Trade risks exacerbate late-cycle pressures

US economic growth stays healthy, but the global business cycle is maturing.

  • By Dirk Hofschire, CFA, Senior Vice President, Asset Allocation Research; Lisa Emsbo-Mattingly, Director of Asset Allocation Research; Jacob Weinstein, CFA, Research Analyst, Asset Allocation Research; Cait Dourney, CFA, Research Analyst, Asset Allocation Research,
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Key takeaways

  • The risk of US recession remains low, but late-cycle pressures such as tight labor markets and monetary tightening have been on the rise.
  • Corporate tax cuts have boosted US markets and partially offset these late-cycle pressures, but their effects are likely to fade while monetary policy grows tighter.
  • Rising trade risks reinforce late-cycle conditions by amplifying inflationary and profit-margin pressures.
  • Relative performance among asset classes has been less consistent during past late cycles, implying smaller cyclical allocation tilts and an emphasis on diversification and inflation protection.

The US has remained on a gradual progression through its business cycle, experiencing mid- and late-cycle dynamics and low risk of recession. Economic growth remains healthy, but late-cycle pressures have recently been on the rise. Most notably:

  • Improving job conditions have pushed labor markets even tighter and are now putting upward pressure on wages.
  • The Federal Reserve (Fed) has responded by hiking short-term interest rates, and the yield curve has flattened (the gap between short- and long-term Treasury yields has narrowed).

Traditional late-cycle patterns typically include the following:

  • A flatter yield curve ultimately leads to tighter credit conditions and higher borrowing rates.
  • Higher inflation generally keeps revenue growth elevated, at about 8% on average during the late-cycle phase.
  • However, higher wages and interest rates represent increased input costs for businesses. Higher costs tend to erode profit margins and ultimately cause a deceleration in earnings growth, to about 1% on average in the late cycle.
  • Growth often peaks during the late cycle even as inflation continues to firm, which has tended to result in a stagflationary backdrop historically.1

So far, the beneficial effects of changes in tax policy that were implemented in early 2018 have partially offset these late-cycle pressures. Most importantly:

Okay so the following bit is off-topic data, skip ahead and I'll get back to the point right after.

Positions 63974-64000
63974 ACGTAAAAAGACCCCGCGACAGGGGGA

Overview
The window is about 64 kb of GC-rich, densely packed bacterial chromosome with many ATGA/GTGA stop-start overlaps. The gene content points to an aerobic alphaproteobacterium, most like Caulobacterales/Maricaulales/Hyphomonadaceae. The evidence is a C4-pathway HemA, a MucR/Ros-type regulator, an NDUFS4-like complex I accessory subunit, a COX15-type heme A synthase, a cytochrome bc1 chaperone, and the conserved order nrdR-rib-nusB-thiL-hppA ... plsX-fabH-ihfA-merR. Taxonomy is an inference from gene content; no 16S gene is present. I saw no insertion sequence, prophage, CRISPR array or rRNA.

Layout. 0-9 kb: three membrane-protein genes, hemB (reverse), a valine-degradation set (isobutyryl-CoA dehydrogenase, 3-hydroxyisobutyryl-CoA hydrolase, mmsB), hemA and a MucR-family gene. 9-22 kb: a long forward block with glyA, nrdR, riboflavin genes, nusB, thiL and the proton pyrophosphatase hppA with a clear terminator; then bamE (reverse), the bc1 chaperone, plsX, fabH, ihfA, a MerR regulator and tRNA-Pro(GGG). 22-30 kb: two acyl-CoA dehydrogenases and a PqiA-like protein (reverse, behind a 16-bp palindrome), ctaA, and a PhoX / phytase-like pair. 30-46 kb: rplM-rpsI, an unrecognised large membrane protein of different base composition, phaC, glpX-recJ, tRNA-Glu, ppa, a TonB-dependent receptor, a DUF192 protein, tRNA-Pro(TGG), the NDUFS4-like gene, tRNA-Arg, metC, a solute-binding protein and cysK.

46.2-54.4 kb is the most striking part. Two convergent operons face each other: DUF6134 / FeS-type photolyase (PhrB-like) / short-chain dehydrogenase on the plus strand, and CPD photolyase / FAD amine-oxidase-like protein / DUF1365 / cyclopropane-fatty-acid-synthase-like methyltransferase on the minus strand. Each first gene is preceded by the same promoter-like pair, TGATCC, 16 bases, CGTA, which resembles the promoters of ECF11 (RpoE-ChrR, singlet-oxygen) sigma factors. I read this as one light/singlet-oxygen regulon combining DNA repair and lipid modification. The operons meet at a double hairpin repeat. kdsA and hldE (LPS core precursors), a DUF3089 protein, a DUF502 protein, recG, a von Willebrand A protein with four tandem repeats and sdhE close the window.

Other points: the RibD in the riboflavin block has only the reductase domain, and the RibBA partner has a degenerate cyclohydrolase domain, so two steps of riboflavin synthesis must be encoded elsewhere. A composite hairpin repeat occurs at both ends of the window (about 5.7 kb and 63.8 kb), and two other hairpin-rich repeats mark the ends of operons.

• Corporate tax cuts significantly boosted after-tax profits for US companies, reversing the trend of falling profit margins that had been in place since 2015.
  • Earnings growth—also boosted by a healthy global economy and a recovery in oil prices—is expected to rise 22% in 2018.2
  • Cash from the tax windfall and overseas repatriation has improved creditworthiness and reduced borrowing needs, forestalling any significant tightening of credit conditions.
  • Overall, the policy changes injected a healthy dose of mid-cycle dynamism into the corporate sector at a point when the business cycle was maturing.

While ample corporate liquidity has boosted the technical backdrop for US stocks and corporate bonds, the liquidity provided by central banks is dwindling as central banks shift toward monetary tightening.

  • Tax cuts and access to overseas cash have reduced the need for corporations to raise capital, resulting in a shrinking supply of corporate bonds and equities.

Those positive technicals have boosted the performance of corporate assets in 2018.

  • Meanwhile, major central bank balance sheets grew by roughly $2 trillion in 2017,3 but growth will likely drop to zero by the beginning of next year as the Fed further reduces its balance sheet and the European Central Bank ends quantitative easing.
  • Ultimately, we expect the positive tax-cut effect to fade and central bank tightening pressures to build, leading the overall liquidity backdrop to shift from a tailwind to a headwind.

The global business cycle is maturing

We believe the US is advancing in its protracted shift toward the late-cycle phase.

  • As the corporate boost from tax cuts fades over the next several months, rising wages and tighter monetary policy are likely to put pressure on profit margins, credit conditions, and earnings growth.

China's late-cycle economy is still slowing, and policy has begun to ease in response.